Saturday, November 23, 2019

Was Jesus Ignorant of the Time of His Second Coming?

By John Sanidopoulos

Mark 13:32 and Matthew 24:36 seem to indicate that not only are all men and angels ignorant of the time of the Second Coming of Christ, but that Jesus also is ignorant of the time of His imminent return. In fact, Jesus says that only the Father knows the day and the hour of the Second Coming of Christ. Therefore, was Jesus indeed ignorant of the day and hour of His Second Coming?

Two Church Fathers, St. Basil the Great and St. John Chrysostom, specifically addressed this issue.

St. Basil's response can be read in a letter to St. Amphilochios of Iconium (Letter 236), where he adamantly states that Jesus was in fact not ignorant of His Second Coming. First, he states that the opinion that Jesus was ignorant of His Second Coming has its origins from the heretics, and that the tradition he received from his youth and by all Orthodox Christians is that Jesus was in fact not ignorant. Second, he shows how to properly interpret these passages of Scripture. He puts forward Mark 10:18 where Jesus says that "there is none good but one, that is, God." He explains that this does not exclude that Jesus is good, but rather indicates that God the Father is the first good. Also in Matthew 11:27, where Jesus says, "No one knows the Son but the Father", we are not to believe that the Holy Spirit is ignorant of the Son, but rather that to the Father naturally belongs the first knowledge. St. Basil also puts forward other passages of Scripture where Jesus talks about knowing when His Second Coming will be, such as Matthew 24:6. He further brings forward the fact that Jesus as man often spoke of Himself in human terms and weaknesses, but that as God He possessed the "wisdom and power of God" (1 Cor. 1:24).

It should also be pointed out that most Byzantine texts of the Gospels do not contain the words "nor the Son" in Matthew 24:36. It seems that this was added to the text of the Gospel of Matthew based on the text that does contain it, in Mark 13:32. This is a debatable issue why this is so, but St. Basil refers to this fact when he shows that though Mark does seem to indicate an ignorance of the Son, Matthew does not. St. John Chrysostom, in a rare exception, adds "nor the Son" in Matthew. For Basil, this indicates that the words "but My Father only" are offered in contradistinction to the angels and men, but not the Son. Rather, Matthew more clearly shows that the Father has first knowledge by nature, whereas the Son has knowledge through the Father. Otherwise there would be a contradiction here with John 16:15, where Jesus says: "“All things that the Father has are Mine." John 10:15 also states clearly: "As the Father knows Me even so know I the Father."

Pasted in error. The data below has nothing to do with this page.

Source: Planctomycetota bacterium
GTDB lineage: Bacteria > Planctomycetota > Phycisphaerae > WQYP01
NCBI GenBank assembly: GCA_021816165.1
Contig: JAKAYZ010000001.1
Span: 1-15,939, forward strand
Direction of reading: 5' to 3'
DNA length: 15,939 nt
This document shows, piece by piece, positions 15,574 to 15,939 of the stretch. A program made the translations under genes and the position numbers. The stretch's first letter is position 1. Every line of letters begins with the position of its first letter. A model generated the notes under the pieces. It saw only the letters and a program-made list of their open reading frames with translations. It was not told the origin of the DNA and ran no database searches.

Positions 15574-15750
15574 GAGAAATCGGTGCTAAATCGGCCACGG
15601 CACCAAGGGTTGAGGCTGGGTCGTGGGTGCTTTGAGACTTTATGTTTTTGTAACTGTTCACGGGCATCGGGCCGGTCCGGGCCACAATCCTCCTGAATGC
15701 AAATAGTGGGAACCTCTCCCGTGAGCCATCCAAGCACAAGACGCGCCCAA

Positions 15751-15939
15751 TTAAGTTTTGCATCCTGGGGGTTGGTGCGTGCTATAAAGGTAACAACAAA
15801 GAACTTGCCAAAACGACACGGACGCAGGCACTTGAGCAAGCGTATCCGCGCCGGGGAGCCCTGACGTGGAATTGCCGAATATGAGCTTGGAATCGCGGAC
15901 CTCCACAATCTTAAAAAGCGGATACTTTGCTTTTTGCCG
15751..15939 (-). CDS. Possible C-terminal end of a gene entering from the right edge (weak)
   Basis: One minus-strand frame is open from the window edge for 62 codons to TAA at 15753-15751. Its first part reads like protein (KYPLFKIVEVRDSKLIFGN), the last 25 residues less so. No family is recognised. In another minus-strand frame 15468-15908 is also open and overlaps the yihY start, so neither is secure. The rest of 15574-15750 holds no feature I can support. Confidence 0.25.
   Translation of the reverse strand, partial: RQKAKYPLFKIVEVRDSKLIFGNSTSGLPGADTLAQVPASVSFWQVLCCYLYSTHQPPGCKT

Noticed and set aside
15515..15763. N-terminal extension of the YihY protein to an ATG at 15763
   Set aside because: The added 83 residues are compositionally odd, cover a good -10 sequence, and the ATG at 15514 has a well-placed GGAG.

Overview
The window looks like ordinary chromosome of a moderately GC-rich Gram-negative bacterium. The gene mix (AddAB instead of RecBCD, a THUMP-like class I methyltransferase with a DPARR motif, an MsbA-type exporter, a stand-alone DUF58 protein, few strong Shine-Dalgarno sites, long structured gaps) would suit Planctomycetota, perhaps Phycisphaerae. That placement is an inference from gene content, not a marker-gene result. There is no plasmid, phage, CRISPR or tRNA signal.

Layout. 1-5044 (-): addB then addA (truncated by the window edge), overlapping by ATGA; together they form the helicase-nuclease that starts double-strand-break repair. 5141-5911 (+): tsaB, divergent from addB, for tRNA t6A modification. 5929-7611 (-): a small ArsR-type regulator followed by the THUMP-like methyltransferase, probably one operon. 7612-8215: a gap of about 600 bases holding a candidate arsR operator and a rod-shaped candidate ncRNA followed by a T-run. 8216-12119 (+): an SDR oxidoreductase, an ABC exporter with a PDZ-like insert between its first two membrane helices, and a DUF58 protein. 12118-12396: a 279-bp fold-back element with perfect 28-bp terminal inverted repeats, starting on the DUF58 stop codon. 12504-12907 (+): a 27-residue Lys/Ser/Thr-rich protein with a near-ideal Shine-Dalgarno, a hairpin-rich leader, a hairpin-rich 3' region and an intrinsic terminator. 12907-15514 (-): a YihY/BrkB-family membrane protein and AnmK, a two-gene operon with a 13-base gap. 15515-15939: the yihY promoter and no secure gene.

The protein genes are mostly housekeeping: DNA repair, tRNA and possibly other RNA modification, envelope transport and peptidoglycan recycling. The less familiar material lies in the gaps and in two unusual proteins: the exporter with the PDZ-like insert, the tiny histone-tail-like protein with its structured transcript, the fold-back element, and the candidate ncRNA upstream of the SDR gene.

St. Basil clarifies Mark 13:32 when he says that it should be read in the following manner: "Of that day and of that hour no man knows, nor the angels of God; but even the Son would not have known if the Father had not known, for the knowledge naturally His was given by the Father." Keeping in mind that the knowledge and divinity of the Son comes from the Father, this passage is much more clearly understood.